Machine Description '.md'

Nick Ing-Simmons nik@tiuk.ti.com
Tue Jun 13 01:03:00 GMT 2000


Marcio De Oliveira Buss <ra990898@ic.unicamp.br> writes:
>	I think every RTL insn emitted by a DEFINE_EXPAND must match some
> DEFINE_INSN in the machine description. But in my sort of application,
> I would like to modify the machine description in order to adequate it
> to a reconfigurable architecture. But I would not like to have fixed
> patterns, even this patterns being various conditional patterns under
> some conditional rules. I would like to add some patterns that I have
> never been though before. I would like to discover this patterns from 
> the source program, for instance, some sequences of instructions that
> appear many times in the code. I think that the 'combine' fase of
> the compiler do this task, but always based in the fixed machine
> description.
>	Therefore, I have a problem.  :-)

There is a "match operator" option too - so you can write one pattern
which can accept a "structure" rather than particular operations.
Your predicate functions need to check that what you are offered 
is indeed possible with the current "architecture".
You need one such for each "shape" of insn you want to handle.
But then your backend code needs to be smart too and convert RTL 
operator codes into assembly language rather than just doing a string 
subsitute.



>
>	-Marcio.
>
>*************************************
> "Civilization advances by extending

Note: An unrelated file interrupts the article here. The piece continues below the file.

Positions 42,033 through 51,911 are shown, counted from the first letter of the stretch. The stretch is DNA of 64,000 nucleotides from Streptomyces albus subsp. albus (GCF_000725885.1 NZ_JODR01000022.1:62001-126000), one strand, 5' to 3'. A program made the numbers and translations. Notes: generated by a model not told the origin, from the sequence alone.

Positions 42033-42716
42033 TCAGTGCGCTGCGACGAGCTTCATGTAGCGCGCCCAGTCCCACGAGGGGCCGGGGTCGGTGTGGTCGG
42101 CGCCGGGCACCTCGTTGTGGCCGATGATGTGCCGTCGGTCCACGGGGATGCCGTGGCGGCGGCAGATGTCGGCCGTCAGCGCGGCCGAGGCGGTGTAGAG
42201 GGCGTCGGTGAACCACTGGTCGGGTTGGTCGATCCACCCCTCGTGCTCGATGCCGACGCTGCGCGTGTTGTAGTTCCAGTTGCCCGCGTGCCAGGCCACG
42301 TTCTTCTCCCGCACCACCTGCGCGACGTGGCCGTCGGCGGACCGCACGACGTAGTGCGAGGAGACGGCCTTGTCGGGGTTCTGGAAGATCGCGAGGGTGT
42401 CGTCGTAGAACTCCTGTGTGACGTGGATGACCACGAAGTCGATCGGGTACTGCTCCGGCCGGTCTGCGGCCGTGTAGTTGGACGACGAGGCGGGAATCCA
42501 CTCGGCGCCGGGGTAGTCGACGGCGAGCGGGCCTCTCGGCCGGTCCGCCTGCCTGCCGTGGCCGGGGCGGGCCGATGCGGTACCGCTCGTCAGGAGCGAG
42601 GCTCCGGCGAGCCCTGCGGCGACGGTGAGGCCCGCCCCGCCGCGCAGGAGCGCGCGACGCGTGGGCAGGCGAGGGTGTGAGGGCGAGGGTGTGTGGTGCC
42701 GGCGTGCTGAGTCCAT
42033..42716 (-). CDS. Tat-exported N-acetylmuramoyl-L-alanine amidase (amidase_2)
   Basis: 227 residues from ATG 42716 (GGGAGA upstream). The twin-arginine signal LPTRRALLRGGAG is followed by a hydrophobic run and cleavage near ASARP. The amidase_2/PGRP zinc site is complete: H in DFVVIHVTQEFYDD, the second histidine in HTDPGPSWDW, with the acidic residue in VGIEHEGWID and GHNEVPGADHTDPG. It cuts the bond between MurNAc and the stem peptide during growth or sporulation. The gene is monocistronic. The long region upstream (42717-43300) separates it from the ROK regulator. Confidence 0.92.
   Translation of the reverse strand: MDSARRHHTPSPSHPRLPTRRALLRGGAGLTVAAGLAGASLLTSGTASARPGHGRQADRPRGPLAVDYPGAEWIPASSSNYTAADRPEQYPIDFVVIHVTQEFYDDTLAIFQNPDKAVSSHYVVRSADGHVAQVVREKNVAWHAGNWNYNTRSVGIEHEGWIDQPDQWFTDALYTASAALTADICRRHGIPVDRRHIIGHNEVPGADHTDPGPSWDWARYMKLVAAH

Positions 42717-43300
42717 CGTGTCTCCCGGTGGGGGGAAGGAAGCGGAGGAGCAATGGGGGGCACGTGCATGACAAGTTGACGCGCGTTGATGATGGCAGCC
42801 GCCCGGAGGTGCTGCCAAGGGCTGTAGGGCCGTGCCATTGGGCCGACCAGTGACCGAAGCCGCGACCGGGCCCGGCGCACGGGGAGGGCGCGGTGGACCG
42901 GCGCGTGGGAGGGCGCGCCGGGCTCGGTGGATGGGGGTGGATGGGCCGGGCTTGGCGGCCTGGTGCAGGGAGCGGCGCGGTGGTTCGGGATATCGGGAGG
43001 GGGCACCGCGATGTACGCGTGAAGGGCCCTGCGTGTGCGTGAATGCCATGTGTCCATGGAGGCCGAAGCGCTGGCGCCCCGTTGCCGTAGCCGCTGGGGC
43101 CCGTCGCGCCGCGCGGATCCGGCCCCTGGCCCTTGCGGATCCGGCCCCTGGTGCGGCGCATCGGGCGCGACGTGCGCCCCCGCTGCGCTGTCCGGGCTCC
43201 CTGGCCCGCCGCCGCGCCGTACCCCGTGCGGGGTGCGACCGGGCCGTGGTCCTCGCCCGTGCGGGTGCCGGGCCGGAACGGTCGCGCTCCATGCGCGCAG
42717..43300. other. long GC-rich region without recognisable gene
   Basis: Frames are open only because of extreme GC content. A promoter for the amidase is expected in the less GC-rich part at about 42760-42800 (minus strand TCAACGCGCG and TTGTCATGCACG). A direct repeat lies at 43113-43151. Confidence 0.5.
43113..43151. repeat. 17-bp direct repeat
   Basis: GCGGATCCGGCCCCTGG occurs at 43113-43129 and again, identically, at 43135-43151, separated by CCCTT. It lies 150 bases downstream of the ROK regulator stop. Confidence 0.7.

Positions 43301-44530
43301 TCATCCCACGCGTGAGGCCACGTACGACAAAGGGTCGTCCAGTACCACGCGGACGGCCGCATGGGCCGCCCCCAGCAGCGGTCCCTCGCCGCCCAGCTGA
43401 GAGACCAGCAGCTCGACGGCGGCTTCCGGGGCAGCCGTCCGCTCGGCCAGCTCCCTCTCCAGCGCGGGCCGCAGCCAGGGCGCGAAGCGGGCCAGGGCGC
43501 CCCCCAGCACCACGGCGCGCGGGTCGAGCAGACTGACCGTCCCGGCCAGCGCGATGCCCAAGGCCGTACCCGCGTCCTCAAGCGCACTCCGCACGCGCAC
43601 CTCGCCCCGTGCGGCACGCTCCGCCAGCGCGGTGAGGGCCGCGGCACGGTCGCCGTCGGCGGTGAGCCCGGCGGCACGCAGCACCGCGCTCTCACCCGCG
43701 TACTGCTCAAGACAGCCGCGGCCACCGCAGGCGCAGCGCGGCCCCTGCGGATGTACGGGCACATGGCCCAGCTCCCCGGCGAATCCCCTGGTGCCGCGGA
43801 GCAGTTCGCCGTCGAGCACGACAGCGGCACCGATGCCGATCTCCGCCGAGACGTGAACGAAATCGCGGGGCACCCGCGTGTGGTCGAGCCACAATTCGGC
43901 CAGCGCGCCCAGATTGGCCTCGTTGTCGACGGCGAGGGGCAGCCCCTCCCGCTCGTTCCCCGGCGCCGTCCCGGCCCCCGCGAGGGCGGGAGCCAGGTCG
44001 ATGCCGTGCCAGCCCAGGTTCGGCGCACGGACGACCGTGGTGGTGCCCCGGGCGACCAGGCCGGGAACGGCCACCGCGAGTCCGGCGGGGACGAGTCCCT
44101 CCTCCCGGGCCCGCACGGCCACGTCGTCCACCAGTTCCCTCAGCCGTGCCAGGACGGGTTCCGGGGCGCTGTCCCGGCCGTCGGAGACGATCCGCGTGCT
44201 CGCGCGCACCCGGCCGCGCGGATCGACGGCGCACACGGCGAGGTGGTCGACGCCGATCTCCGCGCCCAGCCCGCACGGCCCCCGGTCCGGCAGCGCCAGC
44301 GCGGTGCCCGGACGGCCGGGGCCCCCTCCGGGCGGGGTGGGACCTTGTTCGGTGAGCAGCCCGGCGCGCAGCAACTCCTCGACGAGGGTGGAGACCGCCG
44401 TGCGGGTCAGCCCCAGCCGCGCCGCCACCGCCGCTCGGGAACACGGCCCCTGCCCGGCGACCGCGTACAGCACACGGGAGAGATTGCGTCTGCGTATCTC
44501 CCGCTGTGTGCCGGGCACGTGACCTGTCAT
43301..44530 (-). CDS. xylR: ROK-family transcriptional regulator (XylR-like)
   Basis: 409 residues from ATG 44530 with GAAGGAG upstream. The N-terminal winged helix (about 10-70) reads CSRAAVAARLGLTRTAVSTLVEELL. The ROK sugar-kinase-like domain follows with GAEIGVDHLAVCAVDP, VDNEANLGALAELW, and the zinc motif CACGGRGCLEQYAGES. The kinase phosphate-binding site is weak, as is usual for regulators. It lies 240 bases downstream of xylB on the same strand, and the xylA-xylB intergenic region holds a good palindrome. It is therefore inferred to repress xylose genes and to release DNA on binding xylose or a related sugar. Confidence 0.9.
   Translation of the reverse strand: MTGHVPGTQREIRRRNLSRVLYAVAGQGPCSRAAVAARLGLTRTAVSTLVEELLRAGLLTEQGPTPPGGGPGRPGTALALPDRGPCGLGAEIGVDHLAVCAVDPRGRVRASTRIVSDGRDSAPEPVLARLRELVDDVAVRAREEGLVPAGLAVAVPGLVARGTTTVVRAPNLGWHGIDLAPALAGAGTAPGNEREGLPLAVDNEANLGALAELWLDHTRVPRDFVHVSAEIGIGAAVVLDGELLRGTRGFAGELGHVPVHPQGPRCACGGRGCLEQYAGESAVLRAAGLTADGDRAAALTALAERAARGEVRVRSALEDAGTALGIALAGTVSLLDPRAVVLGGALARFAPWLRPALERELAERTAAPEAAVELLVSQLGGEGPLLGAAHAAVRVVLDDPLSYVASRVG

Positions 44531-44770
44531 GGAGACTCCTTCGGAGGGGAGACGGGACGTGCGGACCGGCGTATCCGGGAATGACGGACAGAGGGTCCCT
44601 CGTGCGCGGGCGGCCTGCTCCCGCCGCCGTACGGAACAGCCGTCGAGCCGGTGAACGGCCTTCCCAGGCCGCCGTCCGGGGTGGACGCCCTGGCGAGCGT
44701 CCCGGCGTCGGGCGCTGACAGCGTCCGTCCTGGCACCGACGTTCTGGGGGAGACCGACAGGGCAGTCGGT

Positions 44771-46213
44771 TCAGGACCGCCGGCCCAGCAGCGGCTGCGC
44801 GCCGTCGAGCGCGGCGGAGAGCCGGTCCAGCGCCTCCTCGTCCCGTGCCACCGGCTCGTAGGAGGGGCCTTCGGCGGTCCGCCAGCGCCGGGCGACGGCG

>  the number of important operations
>  which we can perform without
>  thinking about them."
>        Alfred North Whitehead, 1911
>*************************************
>
>
>On Wed, 7 Jun 2000, Alan Lehotsky wrote:
>
>> At 12:31 PM -0700 6/7/00, Mike Stump wrote:
>> >..
>> 
>> ..
>> 
>> >Yes or no, depending upon the design.  There are companies now that
>> >have reconfigurable CPU architectures, that use gcc for
>> >compilations.  One way to do it, would be to just add predicates to
>> >instructions (for example the entire floating point unit):
>> >
>> >/* Nonzero if we should generate code to use the fpu.  */
>> >#define MASK_FPU 1
>> >#define TARGET_FPU (target_flags & MASK_FPU)
>> >
>> >(define_expand "cmpsf"
>> >   ;; The 96 here isn't ever used by anyone.
>> >   [(set (reg:CCFP 96)
>> >   (compare:CCFP (match_operand:SF 0 "register_operand" "")
>> >		      (match_operand:SF 1 "register_operand" "")))]
>> >   "TARGET_FPU"
>> >   "
>> 
>> 	Good concept, but in general a predefined NAMED pattern has
>> 	to have a compile-time constant predicate, because they
>> 	tend to appear in
>> 
>> 
>> 	#if HAVE_XXXXXX
>> 	...
>> 	#endif
>> 
>> 	preprocessor blocks.  I'm guessing that you've extracted code
>> 	from a real .md file, so clearly the FP instructions aren't
>> 	subject to this limitation....
>> 
>> 	You can of course have the DEFINE_EXPAND's code body
>> 	make runtime decisions about what sort of RTL to generate,
>> 	and you can always have unnamed DEFINE_INSN patterns that
>> 	are conditional on executable test expressions.
>> 
>> 	RELATED THOUGHT:  It seems to me that there is NO circumstance
>> 			where an anonymous DEFINE_EXPAND can be
>> 			useful.  Right?
>> 
>> -- Al
>> 
>> -- 
>> ------------------------------------------------------------------------
>> 
>> 		    Quality Software Management
>> 		http://www.tiac.net/users/qsmgmt
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>> 
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>> 	     Language Design and Compiler Implementation
>> 
-- 
Nick Ing-Simmons <nik@tiuk.ti.com>
Via, but not speaking for: Texas Instruments Ltd.



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